- Associated Press - Sunday, June 29, 2014

WATERVILLE, Maine (AP) - An economic development organization in Waterville, Maine, hopes expanding the city’s foreign trade zone will help companies better compete in a global economy, but businesses so far are taking a wait-and-see approach.

Foreign trade zones are in the United States but considered outside the country for customs purposes, allowing companies to defer, reduce or eliminate duties on imported products or avoid them on exports.

The Kennebec Journal reports (https://bit.ly/TumTvZ) that the Central Maine Growth Council expects to get approval from federal regulators soon to establish a trade zone that covers eight counties from the southern end of Somerset County down to Portland. It hasn’t signed up any businesses yet, but has contacted about a dozen of the 200 companies in the area that import foreign materials or products.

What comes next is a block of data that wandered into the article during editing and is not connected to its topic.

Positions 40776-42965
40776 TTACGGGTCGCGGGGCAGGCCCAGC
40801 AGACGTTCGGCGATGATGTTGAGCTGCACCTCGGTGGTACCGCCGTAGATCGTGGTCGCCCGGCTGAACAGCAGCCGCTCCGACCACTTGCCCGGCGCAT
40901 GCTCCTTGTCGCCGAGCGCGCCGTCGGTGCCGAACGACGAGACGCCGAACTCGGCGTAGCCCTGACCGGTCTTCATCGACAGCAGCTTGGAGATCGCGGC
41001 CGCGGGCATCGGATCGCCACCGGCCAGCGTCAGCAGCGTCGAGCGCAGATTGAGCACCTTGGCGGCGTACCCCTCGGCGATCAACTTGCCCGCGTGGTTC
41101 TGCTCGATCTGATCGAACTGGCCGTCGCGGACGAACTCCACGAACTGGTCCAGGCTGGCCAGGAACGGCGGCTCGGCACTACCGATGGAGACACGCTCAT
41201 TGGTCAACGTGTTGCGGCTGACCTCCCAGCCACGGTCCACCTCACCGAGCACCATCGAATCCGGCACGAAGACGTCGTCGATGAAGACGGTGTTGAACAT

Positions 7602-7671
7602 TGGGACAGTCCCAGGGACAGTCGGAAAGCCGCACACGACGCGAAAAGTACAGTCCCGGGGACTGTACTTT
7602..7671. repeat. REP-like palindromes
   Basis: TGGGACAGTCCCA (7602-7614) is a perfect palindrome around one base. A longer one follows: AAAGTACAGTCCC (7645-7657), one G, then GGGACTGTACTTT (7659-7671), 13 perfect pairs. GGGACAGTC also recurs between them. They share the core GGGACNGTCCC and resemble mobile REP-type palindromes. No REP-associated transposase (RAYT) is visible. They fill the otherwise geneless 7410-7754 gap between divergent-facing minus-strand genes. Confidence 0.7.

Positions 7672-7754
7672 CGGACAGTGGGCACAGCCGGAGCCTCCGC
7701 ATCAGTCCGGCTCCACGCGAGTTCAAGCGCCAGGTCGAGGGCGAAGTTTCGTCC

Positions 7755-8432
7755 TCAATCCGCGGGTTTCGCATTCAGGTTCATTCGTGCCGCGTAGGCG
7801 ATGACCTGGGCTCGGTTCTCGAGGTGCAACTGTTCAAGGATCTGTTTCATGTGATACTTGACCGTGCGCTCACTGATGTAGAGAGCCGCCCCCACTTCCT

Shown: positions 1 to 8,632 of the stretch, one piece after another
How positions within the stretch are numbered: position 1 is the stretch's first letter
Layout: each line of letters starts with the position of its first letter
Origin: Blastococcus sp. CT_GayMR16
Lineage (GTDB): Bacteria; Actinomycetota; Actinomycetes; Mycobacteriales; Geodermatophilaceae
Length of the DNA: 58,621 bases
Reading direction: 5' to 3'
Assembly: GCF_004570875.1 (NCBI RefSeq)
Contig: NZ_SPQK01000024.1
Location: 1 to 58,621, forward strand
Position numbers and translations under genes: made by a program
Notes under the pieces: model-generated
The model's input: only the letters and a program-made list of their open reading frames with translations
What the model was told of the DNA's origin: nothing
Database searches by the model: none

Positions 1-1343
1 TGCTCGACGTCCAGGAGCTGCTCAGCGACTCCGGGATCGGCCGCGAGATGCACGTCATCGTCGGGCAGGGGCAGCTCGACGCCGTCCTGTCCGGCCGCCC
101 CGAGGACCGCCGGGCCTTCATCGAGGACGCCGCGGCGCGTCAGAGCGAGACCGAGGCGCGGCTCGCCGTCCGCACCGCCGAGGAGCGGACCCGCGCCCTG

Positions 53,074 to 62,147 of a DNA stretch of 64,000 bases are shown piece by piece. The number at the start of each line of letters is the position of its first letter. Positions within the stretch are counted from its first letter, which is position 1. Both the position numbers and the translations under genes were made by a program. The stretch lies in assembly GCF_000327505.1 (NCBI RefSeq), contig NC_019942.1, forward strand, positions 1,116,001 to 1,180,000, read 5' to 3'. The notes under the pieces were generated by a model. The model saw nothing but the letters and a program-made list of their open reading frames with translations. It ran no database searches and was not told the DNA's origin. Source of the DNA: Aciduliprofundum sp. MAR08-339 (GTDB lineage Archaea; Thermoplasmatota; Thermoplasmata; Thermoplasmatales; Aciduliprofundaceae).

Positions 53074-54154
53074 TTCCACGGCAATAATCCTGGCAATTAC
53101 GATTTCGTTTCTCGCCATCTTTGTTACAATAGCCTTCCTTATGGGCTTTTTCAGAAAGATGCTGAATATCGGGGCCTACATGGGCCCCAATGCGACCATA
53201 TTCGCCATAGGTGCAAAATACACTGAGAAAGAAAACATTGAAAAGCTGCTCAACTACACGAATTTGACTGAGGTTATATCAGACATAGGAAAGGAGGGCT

The council has secured $35,000 from municipalities, other economic development groups and the private sector to establish the zone, which would cover part of Somerset County and all of Androscoggin, Cumberland, Kennebec, Knox, Lincoln, Sagadahoc and Waldo counties. It is still looking for an additional $50,000 to bring businesses on board.

L.L. Bean’s spokeswoman, Carolyn Beem, said company representatives met with the council’s director, Darryl Sterling, and is keeping an eye on the project, but it doesn’t have a plan to join. The owner of another company, Kennebec Technologies in Augusta, said he supports the efforts to increase the region’s manufacturing base but doesn’t know if the trade zone would benefit him.

“We would be very interested in being involved if the opportunity came up and fit in with our business model,” said Wick Johnson.

According to the Foreign Trade Zone Board, Waterville is one of five Maine communities with a foreign trade zone, but Madawaska has the only zone being used by a business.


Information from: Kennebec Journal, https://www.kjonline.com/

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